Native Ceanothus: Wild Lilac

Do you have a spot that gets no summer water? Is it in full sun or partial shade, with quick drainage, maybe even on a slope? Ceanothus could be the perfect answer to what is often a troublesome spot for gardeners!

Our native wild lilacs range in form from groundcover to large shrub or small tree; deciduous and evergreen; flowers of creamy white to bright cobalt blue. What they all have in common, however, is their need for excellent drainage, lack of summer watering and nutritionally lean soil. Overwatering and overfeeding will shorten the lifespan of your Ceanothus considerably. In their native habitat, they reside in dry forests, dry rocky slopes, and dry wooded canyons.

This is the kind of setting you need to replicate in order to make Ceanothus happiest. But oh so worth the effort! Spring and summer, the slightly fragrant flowers are a magnet for hummingbirds, butterflies and especially bees. Evergreen varieties have the added benefit of providing seeds and cover for songbirds, too!

Here’s a sampling of the Oregon wild lilacs (disclaimer: not all of these are readily available).

Ceanothus cuneatus

Ceanothus cuneatus: Buckbrush

White or light blue flowers are kind of stinky (think daisies) in full bloom, but they’re worth it for attracting pollinators. Try planting it around the edges, away from outdoor dining areas. Small pretty evergreen gray–green leaves and spiny, branching habit.

Grows 6-8’ x 6-8’, best in full sun, hardy Z7.

monarch-caterpillar

Ceanothus integerrimus: Deer Brush

Foamy white or blue flower clusters in the late spring/early summer. Deciduous green leaves. Grows in openings of mixed forests, west and east of the Cascades and in the Columbia Gorge. While it still needs well–drained soil, this one can tolerate a bit more water than some of the others. (Photo credit Franz Xaver).

Grows 12’, full sun, hardy Z6.

Ceanothus prostratus

Ceanothus prostratus: Prostrate Ceanothus or Mahala Mat

Flowers appear in late spring to mid–summer and are light to deep blue clusters about 1” across. Small, thick oval leaves are spiny along their edges, almost like miniature holly leaves. Bright red seed pods.

Grows to about 2" tall, forming mats as large as 6’ across, often rooting from branches that touch the ground. Sun, hardy Z5.

Note: while this is a lovely trailing shrub, it is a challenge to grow west of the Cascades

Ceanothus cuneatus

Ceanothus sanguineus: Redstem Ceanothus, Oregon Tea Tree

Fragrant white flowers in late spring-early summer. Deciduous shrub, with green leaves and striking purplish stems. Not as showy as some other varieties perhaps, but one that is more adaptable, as it is native to areas both east and west of the Cascades. (Photo Credit Walter Siegmund.

Grows 8-10’, sun-pt shade, Z6.

Blue blossom ceanothus (Ceanothus thyrsiflorus) on Point Reyes Fire Lane Trail

Ceanothus thyrsiflorus: Blueblossom

Easily the most popular native Ceanothus, recognized for seas of bright blue flowers that are typically humming with bees when blooming. Evergreen leaves are dark green on the upper surface, lighter green beneath.

Grows natively from mid to southern Oregon and into northern California, west of the Cascades. This is a good choice for gardens providing that there is no irrigation in summer months.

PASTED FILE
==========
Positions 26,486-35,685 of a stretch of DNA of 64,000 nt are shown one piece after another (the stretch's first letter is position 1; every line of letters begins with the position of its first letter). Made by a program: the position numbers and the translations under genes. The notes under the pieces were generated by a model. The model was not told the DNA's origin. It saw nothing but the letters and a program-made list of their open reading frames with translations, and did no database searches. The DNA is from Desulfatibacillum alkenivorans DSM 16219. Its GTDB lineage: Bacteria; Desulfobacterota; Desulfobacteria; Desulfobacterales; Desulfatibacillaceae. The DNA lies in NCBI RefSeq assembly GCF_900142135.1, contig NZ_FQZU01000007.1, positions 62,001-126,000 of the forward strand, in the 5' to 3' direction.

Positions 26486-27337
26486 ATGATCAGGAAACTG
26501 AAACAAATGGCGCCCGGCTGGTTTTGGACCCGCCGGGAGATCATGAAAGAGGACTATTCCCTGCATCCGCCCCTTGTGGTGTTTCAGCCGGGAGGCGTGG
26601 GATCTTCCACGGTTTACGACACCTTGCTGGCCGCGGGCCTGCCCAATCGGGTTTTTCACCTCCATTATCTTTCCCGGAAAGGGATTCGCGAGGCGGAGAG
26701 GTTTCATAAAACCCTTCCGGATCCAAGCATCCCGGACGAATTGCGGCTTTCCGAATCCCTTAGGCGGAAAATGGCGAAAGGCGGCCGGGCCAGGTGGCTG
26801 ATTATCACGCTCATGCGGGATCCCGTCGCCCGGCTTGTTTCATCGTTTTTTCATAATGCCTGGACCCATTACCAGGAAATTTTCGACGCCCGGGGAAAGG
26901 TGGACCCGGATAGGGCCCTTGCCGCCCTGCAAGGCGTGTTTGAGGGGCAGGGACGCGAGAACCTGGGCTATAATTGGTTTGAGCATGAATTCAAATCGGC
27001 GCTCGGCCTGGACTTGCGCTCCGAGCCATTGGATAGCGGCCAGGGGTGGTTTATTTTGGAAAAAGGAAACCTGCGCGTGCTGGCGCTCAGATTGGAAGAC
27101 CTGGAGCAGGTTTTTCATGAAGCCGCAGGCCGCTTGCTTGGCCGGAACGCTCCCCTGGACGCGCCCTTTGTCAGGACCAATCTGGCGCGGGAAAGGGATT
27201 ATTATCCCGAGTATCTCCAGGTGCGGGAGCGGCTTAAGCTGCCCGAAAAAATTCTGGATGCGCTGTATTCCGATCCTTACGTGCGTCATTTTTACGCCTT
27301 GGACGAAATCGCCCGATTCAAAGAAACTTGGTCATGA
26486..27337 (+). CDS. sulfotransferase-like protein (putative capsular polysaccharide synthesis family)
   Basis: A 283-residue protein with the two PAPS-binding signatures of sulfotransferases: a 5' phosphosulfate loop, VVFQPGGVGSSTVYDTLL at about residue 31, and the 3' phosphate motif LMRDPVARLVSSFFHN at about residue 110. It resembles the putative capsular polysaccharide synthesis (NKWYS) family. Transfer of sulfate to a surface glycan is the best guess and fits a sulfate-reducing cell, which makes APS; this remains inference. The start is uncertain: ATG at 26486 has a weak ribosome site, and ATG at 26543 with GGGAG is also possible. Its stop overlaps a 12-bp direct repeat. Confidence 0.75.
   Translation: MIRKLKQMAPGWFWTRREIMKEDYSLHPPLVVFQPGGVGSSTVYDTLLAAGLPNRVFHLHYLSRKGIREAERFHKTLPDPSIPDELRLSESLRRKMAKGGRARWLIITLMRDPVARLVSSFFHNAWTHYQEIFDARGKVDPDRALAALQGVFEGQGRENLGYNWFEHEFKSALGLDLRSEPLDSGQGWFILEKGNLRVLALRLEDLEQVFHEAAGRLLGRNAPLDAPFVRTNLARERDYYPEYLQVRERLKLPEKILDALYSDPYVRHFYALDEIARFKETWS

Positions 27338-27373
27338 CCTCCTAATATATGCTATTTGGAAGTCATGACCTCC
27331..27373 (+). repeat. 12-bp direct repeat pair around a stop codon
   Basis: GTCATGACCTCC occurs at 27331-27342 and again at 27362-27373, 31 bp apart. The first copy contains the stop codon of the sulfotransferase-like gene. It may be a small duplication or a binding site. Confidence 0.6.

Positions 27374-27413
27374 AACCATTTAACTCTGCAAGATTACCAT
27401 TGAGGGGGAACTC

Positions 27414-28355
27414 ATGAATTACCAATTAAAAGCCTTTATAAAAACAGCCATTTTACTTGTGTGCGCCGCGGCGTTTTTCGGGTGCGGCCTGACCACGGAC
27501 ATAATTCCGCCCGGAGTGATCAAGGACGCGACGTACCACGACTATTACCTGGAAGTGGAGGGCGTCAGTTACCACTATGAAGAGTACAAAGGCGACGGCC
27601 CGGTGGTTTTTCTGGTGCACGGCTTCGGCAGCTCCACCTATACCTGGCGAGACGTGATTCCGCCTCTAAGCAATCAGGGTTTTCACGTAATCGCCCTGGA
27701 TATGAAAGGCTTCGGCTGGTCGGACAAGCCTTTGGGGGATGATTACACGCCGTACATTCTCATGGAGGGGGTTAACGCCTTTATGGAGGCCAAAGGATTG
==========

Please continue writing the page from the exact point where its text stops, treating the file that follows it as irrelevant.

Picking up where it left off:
Grows 8-12’ x 8-12’, sun-pt shade, Z7.

Ceanothus velutinus 4687

Ceanothus velutinus: Snowbrush, Mountain Balm

Evergreen leaves carry a distinct resin–like fragrance that can be pleasant in the warmth of summertime, when planted near a patio or other outdoor seating area. The flowers too are fragrant, held in dense clusters of white during the summer.

Grows up to 8’ x 8’, sun-pt shade, Z7.

Find Natives for your garden

We offer a great selection of Northwest Natives from spring through fall. The plants featured are highlighted favorites, but they do not represent ALL of the plants we carry. For a more complete list, see our Northwest Native Plant List.

Natives

Abies: Native Fir

Natives

Acer Circinatum: Vine Maple

Natives

Actaea: Bugbane

Natives

Aquilegia: Columbine

Natives

Arbutus: Pacific Madrone

Natives

Asarum: Wild Ginger

Natives

Asclepias: Milkweed

Natives

Attracting Butterflies

Natives

Camassia: Camas

Natives

Ceanothus: Wild Lilac

Natives

Cornus sericea

Red Twig Dogwood
Natives

Corylus cornuta

Beaked Hazelnut
Natives

Dodecatheon: Shooting Star

Natives

Edible Fruits

Natives

Erigeron: Fleabane

Natives

Eriophyllum: Oregon Sunshine

Natives

Native Ferns

Natives

Fragaria: Wild Strawberry

Natives

Gaultheria shallon: Salal

Natives

Holodiscus: Oceanspray

Natives

Attracting Hummingbirds

Natives

Native Iris

Natives

Lewisia: Bitterroot

Natives

Mahonia: Oregon Grape

Natives

Malus fusca

Western Crabapple
Natives

Osmaronia: Indian Plum

Natives

Penstemon: Beard Tongue

Natives

Philadelphus: Mock Orange

Natives

Physocarpus

Western Ninebark
Natives

Pinus: Native Pine

Natives

Quercus: Garry Oak

Natives

Rhamnus: Cascara

Natives

Ribes: Wild Currant

Natives

Rosa: Wild Rose

Natives

Rubus: Salmonberry

Natives

Sambucus: Elderberry

Natives

Sedum: Stonecrop

Natives

Sidalcea: Checker Mallow

Natives

Sisyrinchium

Blue-eyed Grass
Natives

Solidago: Goldenrod

Natives

Symphoricarpos: Snowberry

Natives

Synthyris: Native Figwort

Natives

Trillium: Wake Robin

Natives

Vaccinium: Huckleberry

Natives

Vancouveria: Inside-out Flower

Natives

Viburnum trilobum

Cranberrybush
Natives

Viola: Violet

Natives

Winter Interest